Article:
horse 'bicycle'

Why? Adding mechanics just provides more that can go wrong.
Excuse me? Look again.
That's very obvious.
Good idea. Do build a small model.
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I've been shopping this on horse and bike groups. I think it would be
cool to put a horse-sized treadmill on wheels and see how far and fast
a horse could propel it.
There has been a lot of skepticism from the horse and bike groups.
Horses powered stationary machines and ferry boats via treadmill prior
to the invention of the steam engine. Then technology took a different
The physics/engineering question:
I would think technology has advanced far enough in nearly 200 years
that a device could be built which would give a horse and driver a
large advantage over a horse on hoof or a human bicyclist.
Basic facts: a horse weighs around 1000 pounds and can produce several
horsepower, I don't know for how long. I would envision the horse
walking or trotting on the treadmill and gears upping the speed of the
wheels. Let's not worry about turning or braking just yet, or safety.
I would imagine 500 pounds or so for the device, and another 200 or so
for the driver. The horse could be harnessed to the device frame to
provide it something to pull against to generate more force on the
I don't own any horses. The first prototype I make may be dog- or
human- powered but even that is in the vaporware stage. Please feel
free to steal this idea. If you build it and can get Lance Armstrong
or Smarty Jones to race you for 10 or 100 miles, you will become rich
and famous (especially if you win).
Reply to
Dennis Farr
think about the word for a minute, and how it might have come into use--over a sustained period, a nominal horse produces exactly ONE horsepower.
Reply to
True; but measurements have been done which show that the "nominal" horse is only a poor approximation, and that real horses are actually much more powerful. Lots of old measures turn out to be wrong, when considered in terms of more modern and precise methods. My foot isn't 12 inches long, for example.
Reply to
Kirk Gordon
About a hundred years ago there was a rail car that ran from the Southern Calfornia city of Chino up the hill (a few thousand feet up) to San Antonio Heights.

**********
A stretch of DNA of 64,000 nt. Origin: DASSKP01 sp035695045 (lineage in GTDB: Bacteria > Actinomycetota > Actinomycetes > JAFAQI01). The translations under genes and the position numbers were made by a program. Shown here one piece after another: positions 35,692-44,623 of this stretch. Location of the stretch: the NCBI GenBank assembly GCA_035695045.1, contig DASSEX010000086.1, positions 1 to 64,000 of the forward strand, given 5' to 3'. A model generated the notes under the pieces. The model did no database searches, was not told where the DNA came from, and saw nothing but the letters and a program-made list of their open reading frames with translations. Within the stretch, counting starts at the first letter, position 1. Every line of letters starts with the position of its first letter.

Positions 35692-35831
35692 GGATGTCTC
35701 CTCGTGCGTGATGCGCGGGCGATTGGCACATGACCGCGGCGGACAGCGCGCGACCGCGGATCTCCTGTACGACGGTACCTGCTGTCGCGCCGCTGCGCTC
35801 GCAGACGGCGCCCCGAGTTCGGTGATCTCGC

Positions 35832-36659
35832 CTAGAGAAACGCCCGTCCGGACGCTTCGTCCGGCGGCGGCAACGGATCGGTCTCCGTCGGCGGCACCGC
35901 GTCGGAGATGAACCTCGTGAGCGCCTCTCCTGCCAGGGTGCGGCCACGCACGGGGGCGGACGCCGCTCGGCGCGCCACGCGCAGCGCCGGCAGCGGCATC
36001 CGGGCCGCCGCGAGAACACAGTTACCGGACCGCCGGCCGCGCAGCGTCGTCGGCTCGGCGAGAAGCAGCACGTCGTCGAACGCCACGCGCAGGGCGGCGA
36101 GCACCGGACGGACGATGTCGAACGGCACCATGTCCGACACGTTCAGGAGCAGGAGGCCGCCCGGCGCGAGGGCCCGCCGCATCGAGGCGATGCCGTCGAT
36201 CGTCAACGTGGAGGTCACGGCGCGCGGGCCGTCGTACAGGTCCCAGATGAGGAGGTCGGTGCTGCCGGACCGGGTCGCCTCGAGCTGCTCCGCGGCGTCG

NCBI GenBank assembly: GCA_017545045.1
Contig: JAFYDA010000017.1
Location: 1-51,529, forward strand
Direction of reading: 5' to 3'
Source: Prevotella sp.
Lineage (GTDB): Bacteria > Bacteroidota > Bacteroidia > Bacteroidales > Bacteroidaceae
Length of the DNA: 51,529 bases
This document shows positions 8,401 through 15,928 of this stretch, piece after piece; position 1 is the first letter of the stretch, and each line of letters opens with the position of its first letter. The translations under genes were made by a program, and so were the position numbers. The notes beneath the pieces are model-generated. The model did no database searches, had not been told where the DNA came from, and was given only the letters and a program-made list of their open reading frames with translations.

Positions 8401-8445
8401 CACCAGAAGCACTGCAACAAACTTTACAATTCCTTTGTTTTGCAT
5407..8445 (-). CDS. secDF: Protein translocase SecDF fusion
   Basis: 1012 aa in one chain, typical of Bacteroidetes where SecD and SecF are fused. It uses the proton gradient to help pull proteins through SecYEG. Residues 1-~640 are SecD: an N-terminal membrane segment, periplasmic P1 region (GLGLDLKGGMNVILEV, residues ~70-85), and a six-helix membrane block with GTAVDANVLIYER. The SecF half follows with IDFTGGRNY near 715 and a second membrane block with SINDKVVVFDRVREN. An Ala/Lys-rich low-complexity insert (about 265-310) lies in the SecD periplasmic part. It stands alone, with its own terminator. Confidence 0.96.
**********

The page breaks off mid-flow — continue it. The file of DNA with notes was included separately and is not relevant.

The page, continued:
It was pulled up the hill by a mule. At the top of the hill the mule climbed on a platform on the front of the car and coasted back down.
A simple, yet elegant, low maintenance solution to the transportation problem.
The story goes that when the system was retired the mule was sold to a farmer and the mule would pull the plow one was across the field but insist on being transported back.
Reply to
Which groups of horses are skeptical? All the horses that I've talked to are enthusiastic about the prospect.
Paul Cardinale
Reply to
Paul Cardinale
As a completely useless bit of idle curiosity, maybe. But the reason nobody has done it is that it's useless. Consider the price of a horse. Consider the price of an engine that produces a similar amount of power. Consider what it costs to feed, house, care for, etc., the horse or the engine. Consider the amount of fuel you would need to go for, say, 10 hours with a horse or a motorcycle. Consider the care and attention such a monstrosity would require. Useless to the point of danger. Socks
Reply to
"Michael" wrote in message news:hJACc.385594$
Somewhat more, actually. It is said that the horses which were originally used to determine the mechanical equivalent of the horse were rather weak horses.
Reply to
Franz Heymann
Horses get bored. When they do, the devise games for themselves. If you insist on putting them on a treadmill, you had better include an entertainment center and watch for kickbacks.